How to get published

 

how to get published - target graphicSimple. Do it yourself.

That's the short answer, anyway—but it's probably not the answer you're looking for. What you really want to hear about is a fast track to fame and riches. What you want to hear about is an alternate route to the traditional path of working hard, struggling for years, persistence, shrewdness, devotionand a little bit of luck.

And talent.

Trouble is, there isn't really any other way. Not for most of us, at least. Word processors have turned us all into "writers". Desktop publishing programs have turned us all into "editors". Self-help books have made us all into armchair experts. But the road to publishing paradise is still a tough one, even when you handle it all yourself, and probably not one in a thousand writersor possibly one in ten thousandare going to make much of an impact.

Which isn't to say you shouldn't try. Writing a novel is a tremendously rewarding experience. I know because I've written a dozen or more of them, and each one came with a huge sense of achievement.

If not any hard cash.

Yet.

But I'm still out there campaigning my books and improving my batting average in terms of positive response from literary agents and publishers, and I'm still reasonably hopeful that sooner or later I'll make the breakthrough.

Maybe.

In the meantime, I'm publishing my own books. Not novels, mind. Instead, I'm publishing a range of more specialised tomes in various fields. And it pays. Not a fortune. But it's early days for this project, and in the current economic climate, people are understandably being very cautious with their money.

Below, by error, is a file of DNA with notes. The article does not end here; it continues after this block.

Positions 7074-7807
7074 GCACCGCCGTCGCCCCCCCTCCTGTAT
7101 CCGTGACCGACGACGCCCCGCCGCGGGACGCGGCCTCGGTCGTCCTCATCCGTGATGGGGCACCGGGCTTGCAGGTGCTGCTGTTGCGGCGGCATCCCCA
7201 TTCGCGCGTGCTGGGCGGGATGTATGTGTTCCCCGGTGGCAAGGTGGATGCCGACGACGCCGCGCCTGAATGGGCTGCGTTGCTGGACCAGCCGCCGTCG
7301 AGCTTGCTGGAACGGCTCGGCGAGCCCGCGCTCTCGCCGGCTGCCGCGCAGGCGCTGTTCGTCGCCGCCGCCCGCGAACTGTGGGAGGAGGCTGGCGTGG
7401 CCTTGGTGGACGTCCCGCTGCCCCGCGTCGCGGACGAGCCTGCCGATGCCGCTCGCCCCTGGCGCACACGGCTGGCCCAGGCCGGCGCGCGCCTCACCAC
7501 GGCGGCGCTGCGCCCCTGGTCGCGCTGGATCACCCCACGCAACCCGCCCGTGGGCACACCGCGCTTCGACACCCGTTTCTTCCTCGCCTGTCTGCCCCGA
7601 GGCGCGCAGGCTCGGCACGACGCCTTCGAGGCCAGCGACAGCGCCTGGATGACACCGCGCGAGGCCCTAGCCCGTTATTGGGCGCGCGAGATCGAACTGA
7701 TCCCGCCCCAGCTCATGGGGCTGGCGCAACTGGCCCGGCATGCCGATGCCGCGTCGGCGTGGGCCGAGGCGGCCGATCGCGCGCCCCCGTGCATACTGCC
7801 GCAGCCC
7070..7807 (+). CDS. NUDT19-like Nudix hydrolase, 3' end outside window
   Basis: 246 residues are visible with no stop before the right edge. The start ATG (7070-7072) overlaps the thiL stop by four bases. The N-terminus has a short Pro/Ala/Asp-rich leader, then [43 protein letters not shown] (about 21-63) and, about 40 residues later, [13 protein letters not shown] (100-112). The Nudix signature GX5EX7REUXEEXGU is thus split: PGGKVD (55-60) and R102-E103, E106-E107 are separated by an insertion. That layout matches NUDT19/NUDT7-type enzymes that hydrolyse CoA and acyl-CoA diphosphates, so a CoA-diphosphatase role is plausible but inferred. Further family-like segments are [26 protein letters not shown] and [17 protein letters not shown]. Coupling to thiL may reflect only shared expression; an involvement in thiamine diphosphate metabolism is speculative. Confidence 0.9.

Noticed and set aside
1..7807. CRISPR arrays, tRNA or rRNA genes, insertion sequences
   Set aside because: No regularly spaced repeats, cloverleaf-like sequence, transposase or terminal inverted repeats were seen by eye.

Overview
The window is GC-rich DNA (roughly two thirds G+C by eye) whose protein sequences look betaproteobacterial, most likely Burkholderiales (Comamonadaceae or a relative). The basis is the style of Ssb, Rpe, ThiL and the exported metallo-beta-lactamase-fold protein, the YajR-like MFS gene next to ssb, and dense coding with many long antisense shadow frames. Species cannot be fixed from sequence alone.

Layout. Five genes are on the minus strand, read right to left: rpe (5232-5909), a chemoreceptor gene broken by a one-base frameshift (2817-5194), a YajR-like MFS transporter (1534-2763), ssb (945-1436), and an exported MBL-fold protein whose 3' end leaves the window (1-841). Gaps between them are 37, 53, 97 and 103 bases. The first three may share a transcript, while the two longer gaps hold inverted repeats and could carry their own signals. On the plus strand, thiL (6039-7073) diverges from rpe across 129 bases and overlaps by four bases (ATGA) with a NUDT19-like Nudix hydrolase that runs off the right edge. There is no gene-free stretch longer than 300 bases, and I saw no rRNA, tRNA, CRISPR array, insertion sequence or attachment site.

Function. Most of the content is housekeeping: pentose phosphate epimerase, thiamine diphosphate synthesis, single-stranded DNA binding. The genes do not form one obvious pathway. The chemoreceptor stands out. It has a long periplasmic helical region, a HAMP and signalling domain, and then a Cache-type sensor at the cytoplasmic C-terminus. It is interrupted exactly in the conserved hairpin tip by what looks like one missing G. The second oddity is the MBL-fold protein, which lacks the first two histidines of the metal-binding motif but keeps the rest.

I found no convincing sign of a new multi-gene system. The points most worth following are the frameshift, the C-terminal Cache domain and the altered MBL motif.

So watch this space.

 


 

Want to read more?

There are over 25,000 words of writing tips and advice on my website. I've spent months writing these pages, and years refining them. I'm happy to share my professional knowledge with you. But like everyone else, I need to capitalise on my skills and efforts.

 

For just £1.99 I'll send you my entire MR EDIT'S WRITING ADVICE FOR AUTHORS as a .pdf file. Just follow the link below, or above, and you'll be taken to PayPal. You don't need an account; just a credit card or a debit card.

 

You'll generally receive my writing guide within an hour. But occasionally technical glitches from PayPal delay this for up to 24 hours.